Republicans Are Playing With Fire – and Seniors’ Earned Benefits – By Risking Default

Today’s breaching of the debt ceiling by the U.S. government is making seniors’ advocates nervous.  The federal government is now on track to default on its financial obligations (including the ability to make Social Security and Medicare payments) as early as June --- unless Congress raises the debt ceiling, which it has done 78 times since 1960.  As CNN's Jake Tapper put it, "Republicans are vowing to cut future spending before agreeing to pay bills that are already due."
2023-02-03T12:32:29-04:00January 19th, 2023|Categories: Budget, Congress, Debt, Kevin McCarthy, Medicaid, Medicare, President Biden, Social Security|

Does New Hill Spending Deal Affect Social Security & Medicare?

Congressional negotiators have struck a compromise on spending for Fiscal Year 2023, avoiding a government shutdown this Friday.  The House and Senate are expected to pass a short-term extension by the end of this week, giving negotiators more time to finish a final funding package for the rest of the fiscal year.  We spoke with NCPSSM legislative director Dan Adcock about the compromise deal.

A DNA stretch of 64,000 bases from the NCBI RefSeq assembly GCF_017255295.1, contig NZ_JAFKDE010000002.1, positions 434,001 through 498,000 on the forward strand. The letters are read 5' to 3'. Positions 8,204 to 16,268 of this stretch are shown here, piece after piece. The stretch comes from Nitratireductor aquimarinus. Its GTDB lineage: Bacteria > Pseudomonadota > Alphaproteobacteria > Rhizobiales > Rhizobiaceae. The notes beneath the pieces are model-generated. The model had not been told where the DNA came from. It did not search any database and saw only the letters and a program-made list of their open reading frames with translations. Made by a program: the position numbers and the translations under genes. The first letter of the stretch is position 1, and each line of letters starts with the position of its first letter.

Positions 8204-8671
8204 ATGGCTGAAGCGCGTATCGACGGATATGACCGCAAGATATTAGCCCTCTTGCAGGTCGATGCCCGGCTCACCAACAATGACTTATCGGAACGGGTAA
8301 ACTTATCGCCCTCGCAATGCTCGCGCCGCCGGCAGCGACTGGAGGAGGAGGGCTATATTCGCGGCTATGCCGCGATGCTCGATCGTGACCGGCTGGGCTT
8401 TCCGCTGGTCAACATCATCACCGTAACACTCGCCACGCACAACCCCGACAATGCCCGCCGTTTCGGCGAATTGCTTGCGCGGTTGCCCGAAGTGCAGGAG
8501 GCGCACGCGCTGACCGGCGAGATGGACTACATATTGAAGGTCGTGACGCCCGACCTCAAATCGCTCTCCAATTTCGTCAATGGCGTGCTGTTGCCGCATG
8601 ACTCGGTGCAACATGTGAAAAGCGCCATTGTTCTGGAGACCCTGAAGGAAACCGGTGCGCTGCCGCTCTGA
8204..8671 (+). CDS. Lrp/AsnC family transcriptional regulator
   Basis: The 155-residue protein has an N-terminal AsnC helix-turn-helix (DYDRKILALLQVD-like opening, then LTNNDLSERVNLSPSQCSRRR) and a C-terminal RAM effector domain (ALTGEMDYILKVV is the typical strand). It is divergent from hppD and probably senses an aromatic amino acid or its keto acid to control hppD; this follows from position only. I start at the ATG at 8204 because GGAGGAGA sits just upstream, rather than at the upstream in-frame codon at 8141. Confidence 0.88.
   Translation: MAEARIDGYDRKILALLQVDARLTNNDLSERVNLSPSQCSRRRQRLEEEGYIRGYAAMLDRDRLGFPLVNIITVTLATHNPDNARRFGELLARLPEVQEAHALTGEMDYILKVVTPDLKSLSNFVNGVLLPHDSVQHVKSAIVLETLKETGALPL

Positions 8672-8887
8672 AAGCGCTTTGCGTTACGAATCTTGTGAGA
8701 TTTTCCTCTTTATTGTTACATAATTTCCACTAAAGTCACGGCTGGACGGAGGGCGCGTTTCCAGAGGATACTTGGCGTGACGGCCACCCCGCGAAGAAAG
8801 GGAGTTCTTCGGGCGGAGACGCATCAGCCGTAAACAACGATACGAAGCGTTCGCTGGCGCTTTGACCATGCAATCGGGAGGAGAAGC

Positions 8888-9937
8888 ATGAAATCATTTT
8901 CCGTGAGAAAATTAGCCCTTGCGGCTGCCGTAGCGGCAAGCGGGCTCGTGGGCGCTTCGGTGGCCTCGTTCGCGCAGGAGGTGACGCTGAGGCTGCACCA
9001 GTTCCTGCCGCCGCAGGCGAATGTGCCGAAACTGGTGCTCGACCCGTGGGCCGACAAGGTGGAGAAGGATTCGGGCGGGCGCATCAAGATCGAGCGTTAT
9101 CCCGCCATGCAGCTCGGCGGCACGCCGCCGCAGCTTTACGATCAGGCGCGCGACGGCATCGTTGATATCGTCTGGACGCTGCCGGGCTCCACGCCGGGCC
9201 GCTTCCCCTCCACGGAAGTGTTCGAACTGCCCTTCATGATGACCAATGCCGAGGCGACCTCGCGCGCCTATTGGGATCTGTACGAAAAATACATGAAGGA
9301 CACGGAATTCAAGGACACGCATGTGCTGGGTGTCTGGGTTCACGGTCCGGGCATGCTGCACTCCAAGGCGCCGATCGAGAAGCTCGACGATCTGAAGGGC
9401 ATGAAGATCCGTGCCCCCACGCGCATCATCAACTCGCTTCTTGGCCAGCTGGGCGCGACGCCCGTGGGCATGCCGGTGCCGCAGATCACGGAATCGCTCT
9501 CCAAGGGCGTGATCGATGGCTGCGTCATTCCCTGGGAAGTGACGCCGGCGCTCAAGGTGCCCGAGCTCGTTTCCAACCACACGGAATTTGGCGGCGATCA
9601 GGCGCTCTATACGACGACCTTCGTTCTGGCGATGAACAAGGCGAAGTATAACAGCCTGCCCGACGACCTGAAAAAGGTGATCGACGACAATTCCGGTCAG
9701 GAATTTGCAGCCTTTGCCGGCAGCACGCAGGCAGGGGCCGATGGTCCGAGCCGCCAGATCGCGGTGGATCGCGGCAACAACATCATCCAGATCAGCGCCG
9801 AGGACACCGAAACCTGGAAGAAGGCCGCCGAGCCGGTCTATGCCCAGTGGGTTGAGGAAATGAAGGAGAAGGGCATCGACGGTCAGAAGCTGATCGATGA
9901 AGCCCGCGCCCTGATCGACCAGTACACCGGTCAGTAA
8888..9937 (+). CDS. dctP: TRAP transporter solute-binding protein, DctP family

What Does the President’s Budget Mean for Seniors?

There’s encouraging news for seniors in President Biden’s FY2023 budget, even though it does not contain everything that advocates for older Americans had hoped.  The budget, which now will be submitted to Congress, includes crucial funding for services that seniors rely upon – from the operation of the Social Security Administration (SSA) to nutrition programs under the Older Americans Act.

What’s Happening with Budget Reconciliation Legislation Affecting Seniors?

As Democrats attempt to unite around a final budget reconciliation package – otherwise known as President Biden’s Build Back Better Plan – seniors advocates are keeping a close eye on key provisions affecting older Americans.
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